Plenty of sideburns, jumpsuits and Elvis T-shirts were on display Saturday at Southfork Ranch for the first-ever Texas Elvis Festival.
The house that J.R. Ewing built became a shrine to another King, Elvis Presley, and fans came from all over the world to hear tribute artists, listen to music and celebrate the icon who died nearly 39 years ago.
“We’re mad for Elvis,” said Maria Barrie, who flew from England with her mother, Helen, for the three-day event. “We love coming to different places and meeting American fans like that. That’s why we’re here.”
Barrie and her mother spent $225 each for a three-day pass to the event, which runs through Sunday. While that may sound like a lot, it’s a full three days of Elvis for a mostly female crowd that said you can’t put a price tag on memories.
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Barrie said she was partying with fellow Elvis fans well past midnight Friday, but she was back in the Oil Baron’s Ballroom before noon Saturday to watch 14 tribute artists — don’t call them impersonators — take the stage for the semifinals of the Elvis tribute artist contest. The ultimate prize for them is to still be performing Sunday with the winner nabbing a spot in the August Elvis tribute artist contest at Graceland, of course.
Along with that honor comes $4,500 as well as a $2,000 gift certificate for a new jumpsuit. A panel of four judged the 14 ETAs (that’s how those in the know refer to an Elvis tribute artist) on everything from authentic sound to stage presence to costumes and hip-swiveling.
And the fans were treated to all kinds of Elvises, with all kinds of accents. One ETA came from Hungary, another from Switzerland, one from German and a Scottish version, and the Brazilian Elvis made a very favorable impression with his leather outfit from the ’68 Comeback Special.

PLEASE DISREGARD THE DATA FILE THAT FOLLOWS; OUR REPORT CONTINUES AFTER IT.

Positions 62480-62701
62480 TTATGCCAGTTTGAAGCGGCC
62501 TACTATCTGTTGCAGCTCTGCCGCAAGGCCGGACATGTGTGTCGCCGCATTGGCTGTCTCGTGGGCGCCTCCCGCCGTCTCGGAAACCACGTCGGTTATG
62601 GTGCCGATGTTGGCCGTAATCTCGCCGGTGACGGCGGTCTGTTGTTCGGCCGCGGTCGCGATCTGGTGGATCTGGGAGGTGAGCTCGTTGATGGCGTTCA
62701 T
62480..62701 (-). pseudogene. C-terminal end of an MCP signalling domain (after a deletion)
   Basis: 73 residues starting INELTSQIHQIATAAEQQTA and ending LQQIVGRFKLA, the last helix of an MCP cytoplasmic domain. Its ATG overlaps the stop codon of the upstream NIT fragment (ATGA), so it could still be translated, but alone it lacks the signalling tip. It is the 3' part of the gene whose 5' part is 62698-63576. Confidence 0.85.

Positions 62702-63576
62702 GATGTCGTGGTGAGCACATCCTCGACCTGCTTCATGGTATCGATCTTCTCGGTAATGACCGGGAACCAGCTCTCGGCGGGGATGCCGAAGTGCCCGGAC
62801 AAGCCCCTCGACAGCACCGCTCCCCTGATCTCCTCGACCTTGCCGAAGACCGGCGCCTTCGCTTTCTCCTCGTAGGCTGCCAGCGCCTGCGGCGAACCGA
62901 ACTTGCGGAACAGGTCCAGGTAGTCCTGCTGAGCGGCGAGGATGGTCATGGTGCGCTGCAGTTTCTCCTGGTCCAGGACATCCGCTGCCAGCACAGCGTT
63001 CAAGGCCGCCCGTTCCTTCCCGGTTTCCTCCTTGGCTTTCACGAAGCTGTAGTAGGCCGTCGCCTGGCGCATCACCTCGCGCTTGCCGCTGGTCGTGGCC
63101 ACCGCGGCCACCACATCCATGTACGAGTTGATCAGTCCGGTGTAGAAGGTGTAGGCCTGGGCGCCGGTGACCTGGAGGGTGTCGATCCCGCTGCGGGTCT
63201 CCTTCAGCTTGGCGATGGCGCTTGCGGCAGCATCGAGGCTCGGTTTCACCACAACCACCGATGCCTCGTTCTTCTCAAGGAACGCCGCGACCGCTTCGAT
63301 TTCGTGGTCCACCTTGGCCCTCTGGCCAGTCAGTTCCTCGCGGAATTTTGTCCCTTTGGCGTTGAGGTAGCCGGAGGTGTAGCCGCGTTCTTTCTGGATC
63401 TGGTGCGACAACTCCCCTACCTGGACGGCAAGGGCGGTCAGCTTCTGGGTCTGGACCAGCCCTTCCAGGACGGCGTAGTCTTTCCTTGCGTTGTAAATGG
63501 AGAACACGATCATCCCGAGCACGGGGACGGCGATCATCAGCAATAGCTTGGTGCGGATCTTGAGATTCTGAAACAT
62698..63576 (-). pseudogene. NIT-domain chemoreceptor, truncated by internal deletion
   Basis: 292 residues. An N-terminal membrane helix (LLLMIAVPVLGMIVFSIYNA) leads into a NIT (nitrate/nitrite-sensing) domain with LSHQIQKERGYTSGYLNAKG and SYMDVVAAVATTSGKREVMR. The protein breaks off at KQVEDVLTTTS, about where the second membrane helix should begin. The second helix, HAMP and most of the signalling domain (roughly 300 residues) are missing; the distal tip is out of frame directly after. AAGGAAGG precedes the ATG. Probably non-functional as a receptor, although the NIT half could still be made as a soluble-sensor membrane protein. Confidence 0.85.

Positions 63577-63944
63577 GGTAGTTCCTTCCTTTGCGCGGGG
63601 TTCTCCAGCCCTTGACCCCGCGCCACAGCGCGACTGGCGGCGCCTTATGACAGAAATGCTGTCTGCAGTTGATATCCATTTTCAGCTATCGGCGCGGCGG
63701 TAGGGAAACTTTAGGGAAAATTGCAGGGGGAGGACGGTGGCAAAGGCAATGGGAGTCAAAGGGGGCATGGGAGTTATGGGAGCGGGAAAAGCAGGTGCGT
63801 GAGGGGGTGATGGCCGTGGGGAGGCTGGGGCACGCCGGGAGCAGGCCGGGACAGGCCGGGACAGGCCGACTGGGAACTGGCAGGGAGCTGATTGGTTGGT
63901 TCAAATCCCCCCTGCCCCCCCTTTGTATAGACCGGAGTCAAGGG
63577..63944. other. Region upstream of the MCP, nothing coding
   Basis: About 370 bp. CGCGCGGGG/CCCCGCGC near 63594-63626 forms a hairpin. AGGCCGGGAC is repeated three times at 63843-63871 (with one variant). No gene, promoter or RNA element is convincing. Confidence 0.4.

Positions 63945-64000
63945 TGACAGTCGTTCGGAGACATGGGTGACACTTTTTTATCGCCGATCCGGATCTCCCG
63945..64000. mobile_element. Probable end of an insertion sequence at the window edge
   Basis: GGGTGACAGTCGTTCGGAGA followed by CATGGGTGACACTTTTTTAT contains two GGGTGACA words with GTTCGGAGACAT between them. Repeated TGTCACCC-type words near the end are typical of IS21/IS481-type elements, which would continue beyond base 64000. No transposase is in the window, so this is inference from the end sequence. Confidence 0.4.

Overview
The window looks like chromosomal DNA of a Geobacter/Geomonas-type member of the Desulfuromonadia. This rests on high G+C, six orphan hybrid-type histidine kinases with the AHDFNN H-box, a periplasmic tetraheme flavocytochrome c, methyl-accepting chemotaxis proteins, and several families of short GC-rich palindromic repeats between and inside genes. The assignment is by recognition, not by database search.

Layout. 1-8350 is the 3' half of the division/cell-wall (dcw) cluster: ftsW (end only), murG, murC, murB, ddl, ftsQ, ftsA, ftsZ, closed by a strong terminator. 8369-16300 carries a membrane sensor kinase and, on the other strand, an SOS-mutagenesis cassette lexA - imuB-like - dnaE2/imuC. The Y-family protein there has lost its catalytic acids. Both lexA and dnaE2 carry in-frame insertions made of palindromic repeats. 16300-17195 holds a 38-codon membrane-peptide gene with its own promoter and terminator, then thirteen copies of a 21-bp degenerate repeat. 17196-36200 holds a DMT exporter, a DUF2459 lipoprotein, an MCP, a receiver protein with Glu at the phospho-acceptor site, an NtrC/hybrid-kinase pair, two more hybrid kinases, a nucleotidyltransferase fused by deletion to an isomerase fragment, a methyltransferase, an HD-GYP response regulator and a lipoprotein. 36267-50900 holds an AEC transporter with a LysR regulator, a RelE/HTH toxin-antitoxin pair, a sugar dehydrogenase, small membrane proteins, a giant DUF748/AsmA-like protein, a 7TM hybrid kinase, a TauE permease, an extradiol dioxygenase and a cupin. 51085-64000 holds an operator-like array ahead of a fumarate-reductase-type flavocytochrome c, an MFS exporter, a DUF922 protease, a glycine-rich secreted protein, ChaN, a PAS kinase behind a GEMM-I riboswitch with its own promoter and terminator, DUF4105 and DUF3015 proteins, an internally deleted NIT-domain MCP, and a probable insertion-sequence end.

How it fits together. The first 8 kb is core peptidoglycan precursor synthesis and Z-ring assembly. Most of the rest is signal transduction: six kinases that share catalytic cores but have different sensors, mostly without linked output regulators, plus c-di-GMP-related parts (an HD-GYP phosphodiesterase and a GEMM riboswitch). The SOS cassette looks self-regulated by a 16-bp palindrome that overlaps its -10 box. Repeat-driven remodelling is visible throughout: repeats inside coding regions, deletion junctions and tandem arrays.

The crowd favorites? Probably the ones with the most Texas twang — Victor Trevino Jr. of Fort Worth or Drake Milligan of Mansfield. (Update: Trevino would go on to win the ETA contest Sunday night.)
Trevino, who performed at Bass Hall as part of the Elvis Lives show last month, is glad to have a chance to play for such a large collection of Elvis fans close to home.
“There’s usually nothing like this here in the DFW Metroplex,” said Trevino, 31, who went to high school at Boswell and advanced to Sunday’s finals along with Milligan. “It’s my job to make women my grandma’s age go crazy. I’m able to make a good career out of it, and at the end of the day it’s about making people happy.”
And the people were happy with the performances, which ended Saturday night with a “Rockin Across Texas” concert. Before that, there was lots of music and food that included fried peanut butter, banana and bacon sandwiches for $6.
Fans also got to hear from Elvis royalty. Linda Thompson, who flew in from Malibu, Calif., was Presley’s girlfriend for more than four years in the 1970s.
“We kind of knew each other before we knew each other,” said Thompson, who is working on a memoir of her life that started with the title of Miss Tennessee and took off after Elvis shone a flashlight on her at the Memphian movie theater in July 1972. “We were kindred spirits.”
Thompson had lots of company in that Saturday.